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Global Warming News -- ScienceDaily
Global Warming Research. Learn about the causes and effects of global warming. Consider possible global warming solutions. Read predictions of rising sea levels, coral reef bleaching and mass extinctions climate change may cause.

Global Warming News -- ScienceDaily
  • 'Tipping points' for sea level rise-related flooding determined
    By 2050, a majority of US coastal areas are likely to be threatened by 30 or more days of flooding each year due to dramatically accelerating impacts from sea level rise, according to a new study.

  • New, tighter timeline confirms ancient volcanism aligned with dinosaurs' extinction
    A definitive geological timeline shows that a series of massive volcanic explosions 66 million years ago played a role in the extinction event that claimed Earth's non-avian dinosaurs, and challenges the dominant theory that a meteorite impact was the sole cause of the extinction.

  • How will climate change transform agriculture?
    Climate change impacts will require major but very uncertain transformations of global agriculture systems by mid-century, according to new research.

  • The Greenland Ice Sheet: Now in HD
    The highest-resolution maps of the Greenland Ice Sheet are debuting. Starting with Worldview satellite imagery, The maps are already revealing previously unknown features on the ice sheet.

  • Clearing tropical rainforests distorts Earth's wind and water systems, packs climate wallop beyond carbon
    A new study released today presents powerful evidence that clearing trees not only spews carbon into the atmosphere, but also triggers major shifts in rainfall and increased temperatures worldwide that are just as potent as those caused by current carbon pollution. Further, the study finds that future agricultural productivity across the globe is at risk from deforestation-induced warming and altered rainfall patterns.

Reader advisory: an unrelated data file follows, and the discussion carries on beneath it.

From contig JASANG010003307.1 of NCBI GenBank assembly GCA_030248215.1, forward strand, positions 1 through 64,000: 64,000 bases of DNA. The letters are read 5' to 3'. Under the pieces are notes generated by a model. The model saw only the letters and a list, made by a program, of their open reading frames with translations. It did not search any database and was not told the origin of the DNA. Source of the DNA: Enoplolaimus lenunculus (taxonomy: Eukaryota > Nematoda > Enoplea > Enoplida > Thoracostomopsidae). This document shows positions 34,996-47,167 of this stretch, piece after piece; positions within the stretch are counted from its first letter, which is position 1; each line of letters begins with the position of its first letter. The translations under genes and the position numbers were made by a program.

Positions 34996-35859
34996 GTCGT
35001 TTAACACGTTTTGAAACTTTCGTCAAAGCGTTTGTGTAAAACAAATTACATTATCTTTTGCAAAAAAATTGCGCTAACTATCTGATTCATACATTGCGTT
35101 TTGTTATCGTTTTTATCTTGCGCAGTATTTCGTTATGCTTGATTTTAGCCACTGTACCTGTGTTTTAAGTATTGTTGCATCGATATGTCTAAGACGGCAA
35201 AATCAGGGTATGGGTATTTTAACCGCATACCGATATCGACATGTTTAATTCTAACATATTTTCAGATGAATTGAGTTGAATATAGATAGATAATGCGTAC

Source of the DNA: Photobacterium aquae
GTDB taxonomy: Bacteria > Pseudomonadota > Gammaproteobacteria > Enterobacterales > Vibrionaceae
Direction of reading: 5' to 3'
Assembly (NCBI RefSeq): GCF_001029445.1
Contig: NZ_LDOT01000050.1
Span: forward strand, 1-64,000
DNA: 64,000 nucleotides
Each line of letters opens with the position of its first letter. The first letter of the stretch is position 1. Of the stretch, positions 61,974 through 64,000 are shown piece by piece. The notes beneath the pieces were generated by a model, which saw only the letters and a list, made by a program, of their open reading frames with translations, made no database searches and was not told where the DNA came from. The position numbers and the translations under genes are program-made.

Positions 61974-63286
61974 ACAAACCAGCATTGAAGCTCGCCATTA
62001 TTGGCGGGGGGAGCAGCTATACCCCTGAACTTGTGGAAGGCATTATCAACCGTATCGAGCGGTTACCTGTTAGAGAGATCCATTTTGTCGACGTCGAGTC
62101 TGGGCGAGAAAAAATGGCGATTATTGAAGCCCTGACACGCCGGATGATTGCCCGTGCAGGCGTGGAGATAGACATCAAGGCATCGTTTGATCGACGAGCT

• Satellites measure increase of Sun's energy absorbed in the Arctic
    NASA satellite instruments have observed a marked increase in solar radiation absorbed in the Arctic since the year 2000 -- a trend that aligns with the steady decrease in Arctic sea ice during the same period.

  • Ancient, hydrogen-rich waters deep underground around the world: Waters could support isolated life
    A team of scientists has mapped the location of hydrogen-rich waters found trapped kilometers beneath Earth's surface in rock fractures in Canada, South Africa and Scandinavia. Common in Precambrian Shield rocks -- the oldest rocks on Earth -- the ancient waters have a chemistry similar to that found near deep sea vents, suggesting these waters can support microbes living in isolation from the surface.

  • Global carbon dioxide emissions increase to new all-time record, but growth is slowing down
    2013 saw global CO2 emissions from fossil fuel use and cement production reach a new all-time high. This was mainly due to the continuing steady increase in energy use in emerging economies over the past ten years.  However, emissions increased at a notably slower rate (2%) than on average in the last ten years (3.8% per year since 2003, excluding the credit crunch years).